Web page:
Towards the End of the University as we Knew It (II).

Louis Yako has fired an enlightening broadside from his graduate student´s experience, calling our attention to were the university as we know it today is heading. Since the classic book by Bill Readings (The University in Ruins, 1996), scholars have been proactive in alerting all of us on universities’ corporate turn. But it was less common to hear the voice, the feeling, the experience and the opinion of graduate students in publications of wide circulation (like Counterpunch).

Readings was already seeing the university’ corporate turn in the US. Shortly after, European, Asian, Latin American, African universities began to follow suit. The corporate turn doesn’t refer to universities being funded by corporations, but to the corporate values that is increasingly dominating its vision and mission. But, again, to hear about the effect that corporatization of learning has in graduate students, shall give all of us pause.

 Now universities are going global and going global means to engage in travelling to different places of the world, either to sign agreements or build university campuses outside of the country. Administrators doing all these jobs travel in business class; faculty following up and going to teach or do research, when all is said and done, travel economy class. Graduate students are funded to follow suit and to justify the administration business. Managerial thinking prevails over leisure thinking.

 I am not saying that graduate students shall not take advantage of universities going global. I am calling attention to pre-packaged, managerial “what to do to succeed” as Yako tell us he, and other graduate students, where being instructed from the pulpit. I am not saying either that students shall be taught to “fail.” I am flagging the meaning of “succeed.” I would prefer a university that encourage students how to liberate themselves from the actual meaning of “succeed.”

Yako depicts another scene that takes us in the same direction: we are approaching the day, Yako suggests, in which available jobs at the university will be for administrative positions. Faculty will not be needed. Courses will be taught online by faculty and also by lectures hire by the hour, and the same course could be repeated every year without the faculty or the lecture being present.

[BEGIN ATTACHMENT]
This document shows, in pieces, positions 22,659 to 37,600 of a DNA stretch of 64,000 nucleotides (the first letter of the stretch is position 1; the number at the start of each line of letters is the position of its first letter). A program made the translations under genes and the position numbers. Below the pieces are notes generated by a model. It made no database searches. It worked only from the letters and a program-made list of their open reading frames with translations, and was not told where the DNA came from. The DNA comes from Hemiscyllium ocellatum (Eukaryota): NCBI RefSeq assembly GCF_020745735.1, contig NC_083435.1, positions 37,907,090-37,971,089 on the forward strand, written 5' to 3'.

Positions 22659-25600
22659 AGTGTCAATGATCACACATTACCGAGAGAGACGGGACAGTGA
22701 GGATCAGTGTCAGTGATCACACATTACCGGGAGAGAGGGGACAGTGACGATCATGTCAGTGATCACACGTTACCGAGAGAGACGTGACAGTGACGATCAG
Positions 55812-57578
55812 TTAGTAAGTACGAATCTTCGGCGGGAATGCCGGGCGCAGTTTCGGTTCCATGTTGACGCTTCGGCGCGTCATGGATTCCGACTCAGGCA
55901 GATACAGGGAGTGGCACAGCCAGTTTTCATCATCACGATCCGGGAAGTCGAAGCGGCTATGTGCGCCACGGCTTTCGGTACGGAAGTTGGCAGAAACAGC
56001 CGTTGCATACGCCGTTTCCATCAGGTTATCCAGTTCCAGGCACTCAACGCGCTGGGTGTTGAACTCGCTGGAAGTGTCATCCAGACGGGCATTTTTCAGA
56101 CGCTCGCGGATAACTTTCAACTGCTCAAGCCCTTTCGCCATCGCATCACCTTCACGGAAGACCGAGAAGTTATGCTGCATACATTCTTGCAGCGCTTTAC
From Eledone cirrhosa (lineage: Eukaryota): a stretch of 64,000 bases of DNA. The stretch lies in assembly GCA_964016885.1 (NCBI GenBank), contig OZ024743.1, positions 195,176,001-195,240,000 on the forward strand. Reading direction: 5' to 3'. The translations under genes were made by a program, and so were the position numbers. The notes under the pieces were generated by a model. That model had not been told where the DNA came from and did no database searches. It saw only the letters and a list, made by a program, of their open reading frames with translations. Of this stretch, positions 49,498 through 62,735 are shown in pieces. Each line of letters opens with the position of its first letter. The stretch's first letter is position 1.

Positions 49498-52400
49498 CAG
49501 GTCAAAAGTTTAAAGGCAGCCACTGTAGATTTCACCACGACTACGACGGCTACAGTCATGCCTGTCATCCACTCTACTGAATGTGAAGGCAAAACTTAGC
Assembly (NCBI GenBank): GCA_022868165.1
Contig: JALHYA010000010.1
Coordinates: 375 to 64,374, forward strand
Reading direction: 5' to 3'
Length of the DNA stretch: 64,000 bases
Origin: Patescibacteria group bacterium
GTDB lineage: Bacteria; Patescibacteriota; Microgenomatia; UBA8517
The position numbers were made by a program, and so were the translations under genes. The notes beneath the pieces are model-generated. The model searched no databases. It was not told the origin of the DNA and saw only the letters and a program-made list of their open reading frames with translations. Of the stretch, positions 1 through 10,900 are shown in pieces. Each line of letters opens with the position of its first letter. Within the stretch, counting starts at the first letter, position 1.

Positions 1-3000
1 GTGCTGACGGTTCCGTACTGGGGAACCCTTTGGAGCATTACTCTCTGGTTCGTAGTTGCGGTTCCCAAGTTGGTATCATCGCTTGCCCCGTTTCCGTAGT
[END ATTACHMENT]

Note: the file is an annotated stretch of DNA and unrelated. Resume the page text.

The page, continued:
At this point it will be useful to recall another side of the same coin: the op-ed by Mark C. Taylor published in the NYT, “End of the University as we Know It.”  The article was largely debated on line. I posted my view on the issue in my blog.  It could be helpful also to take into account, in these current debates, the history of the modern university and its imperial/colonial sides.

This tendency is not only affecting “developed” states and the beacons of Western Civilization, but is a global phenomenon. Zulma Palermo has documented this situation in Argentina.  As far as economy has become the dominant factor and the guiding light of governments, corporations and “the middle class,” the corporate model both in private and state university, mutates into a place where “experts” are trained. Some private university can still afford maintaining the humanities and less crucial social sciences (like history and anthropology) and securing that sociology, economy and political sciences serve well the goals of the corporate university.

 The history of the university runs parallel to the foundation and consolidation of Western Civilization and its colonial enterprises. That history could help us in understanding not only the direction the university is taking today but more important could help us will us to “rescue” creativity and knowledge-making from becoming only associated to the needs of the increasing corporate vision of the world.

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